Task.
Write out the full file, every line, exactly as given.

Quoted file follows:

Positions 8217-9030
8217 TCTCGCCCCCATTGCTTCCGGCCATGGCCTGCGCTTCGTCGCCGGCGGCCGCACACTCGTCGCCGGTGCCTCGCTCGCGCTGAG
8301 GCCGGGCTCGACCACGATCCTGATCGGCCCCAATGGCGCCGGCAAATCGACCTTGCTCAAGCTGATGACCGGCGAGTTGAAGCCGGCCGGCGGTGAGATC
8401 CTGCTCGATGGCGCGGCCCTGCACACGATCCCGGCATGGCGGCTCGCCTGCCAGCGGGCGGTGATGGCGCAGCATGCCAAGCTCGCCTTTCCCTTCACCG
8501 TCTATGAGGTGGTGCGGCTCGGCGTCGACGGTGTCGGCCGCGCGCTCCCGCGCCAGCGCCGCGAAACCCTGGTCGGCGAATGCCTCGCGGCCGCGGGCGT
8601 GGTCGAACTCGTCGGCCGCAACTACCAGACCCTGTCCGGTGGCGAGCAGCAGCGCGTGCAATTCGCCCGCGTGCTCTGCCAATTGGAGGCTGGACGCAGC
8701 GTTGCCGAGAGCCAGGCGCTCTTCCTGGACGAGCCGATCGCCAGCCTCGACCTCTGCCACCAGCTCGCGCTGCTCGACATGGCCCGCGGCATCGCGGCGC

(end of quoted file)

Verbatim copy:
Positions 8217-9030
8217 TCTCGCCCCCATTGCTTCCGGCCATGGCCTGCGCTTCGTCGCCGGCGGCCGCACACTCGTCGCCGGTGCCTCGCTCGCGCTGAG
8301 GCCGGGCTCGACCACGATCCTGATCGGCCCCAATGGCGCCGGCAAATCGACCTTGCTCAAGCTGATGACCGGCGAGTTGAAGCCGGCCGGCGGTGAGATC
8401 CTGCTCGATGGCGCGGCCCTGCACACGATCCCGGCATGGCGGCTCGCCTGCCAGCGGGCGGTGATGGCGCAGCATGCCAAGCTCGCCTTTCCCTTCACCG
8501 TCTATGAGGTGGTGCGGCTCGGCGTCGACGGTGTCGGCCGCGCGCTCCCGCGCCAGCGCCGCGAAACCCTGGTCGGCGAATGCCTCGCGGCCGCGGGCGT
8601 GGTCGAACTCGTCGGCCGCAACTACCAGACCCTGTCCGGTGGCGAGCAGCAGCGCGTGCAATTCGCCCGCGTGCTCTGCCAATTGGAGGCTGGACGCAGC
8701 GTTGCCGAGAGCCAGGCGCTCTTCCTGGACGAGCCGATCGCCAGCCTCGACCTCTGCCACCAGCTCGCGCTGCTCGACATGGCCCGCGGCATCGCGGCGC